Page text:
Newspaper article The Christian Science Monitor

Hot Mutual Fund Sales Are Starting to Cool BOND MARKET

Newspaper article The Christian Science Monitor

Hot Mutual Fund Sales Are Starting to Cool BOND MARKET

Article excerpt

THE torrid pace of mutual fund sales during 1994 has begun to slow, reflecting investor concerns about the direction of the United States economy and higher interest rates. On Friday, treasury prices jumped sharply after the government reported that the economy grew at a fast 3.4 percent rate in the third quarter. But many analysts say it is too early to expect a sustained rally, especially in the bond market.

The question now is whether the slower pace in mutual fund sales will continue, putting downward pressure on stock prices, and whether slower sales will lead to total net redemptions in mutual funds, where more assets are withdrawn from funds than added.

The fixed-income side of the mutual fund ledger - bond funds - has been experiencing net redemptions since March. Could that pattern extend to equity funds as well?

The most recent sales data suggests there has been a shift in investor sentiment in the US. Total sales of mutual funds, including bond and equity funds, fell to $35 billion in September from $37 billion in August, according to the Investment Company Institute (ICI), a Washington trade group. Looking back at last year's sales, the drop is even more pronounced. Total sales were $43 billion in September 1993.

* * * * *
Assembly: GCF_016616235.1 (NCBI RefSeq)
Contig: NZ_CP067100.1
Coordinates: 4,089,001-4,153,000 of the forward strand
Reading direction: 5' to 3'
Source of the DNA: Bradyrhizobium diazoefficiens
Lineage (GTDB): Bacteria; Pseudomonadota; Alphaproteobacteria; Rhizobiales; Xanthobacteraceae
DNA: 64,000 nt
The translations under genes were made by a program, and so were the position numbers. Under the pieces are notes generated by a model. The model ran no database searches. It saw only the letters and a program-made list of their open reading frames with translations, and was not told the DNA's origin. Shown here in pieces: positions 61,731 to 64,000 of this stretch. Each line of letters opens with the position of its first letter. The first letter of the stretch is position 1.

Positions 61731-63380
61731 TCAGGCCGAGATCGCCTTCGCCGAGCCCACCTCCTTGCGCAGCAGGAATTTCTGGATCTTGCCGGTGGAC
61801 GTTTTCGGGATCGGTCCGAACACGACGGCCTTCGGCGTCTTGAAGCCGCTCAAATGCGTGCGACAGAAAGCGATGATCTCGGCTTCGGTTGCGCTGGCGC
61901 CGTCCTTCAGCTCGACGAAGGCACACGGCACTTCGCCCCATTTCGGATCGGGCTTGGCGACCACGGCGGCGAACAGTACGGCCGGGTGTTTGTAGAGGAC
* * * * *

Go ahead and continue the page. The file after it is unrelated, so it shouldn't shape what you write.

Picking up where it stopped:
Withdrawals from bond funds are increasing significantly. In September, the outflow reached $4.8 billion, the highest level since March. In August, $2.8 billion was withdrawn. Meanwhile, sales for equity (stock) funds were up $8.1 billion in September. But the pace is down sharply from earlier this year. In August, sales of stock funds were $11 billion.

While few investment firms and mutual fund companies are willing to openly discuss the possibility of net redemptions in equity funds, there is anecdotal evidence that some of these companies are modestly increasing cash positions.

The increase in cash is indicative of their need to stand ready to meet higher levels of redemptions, and to have cash on hand to take advantage of buying opportunities later in the year, in case the market shifts. …

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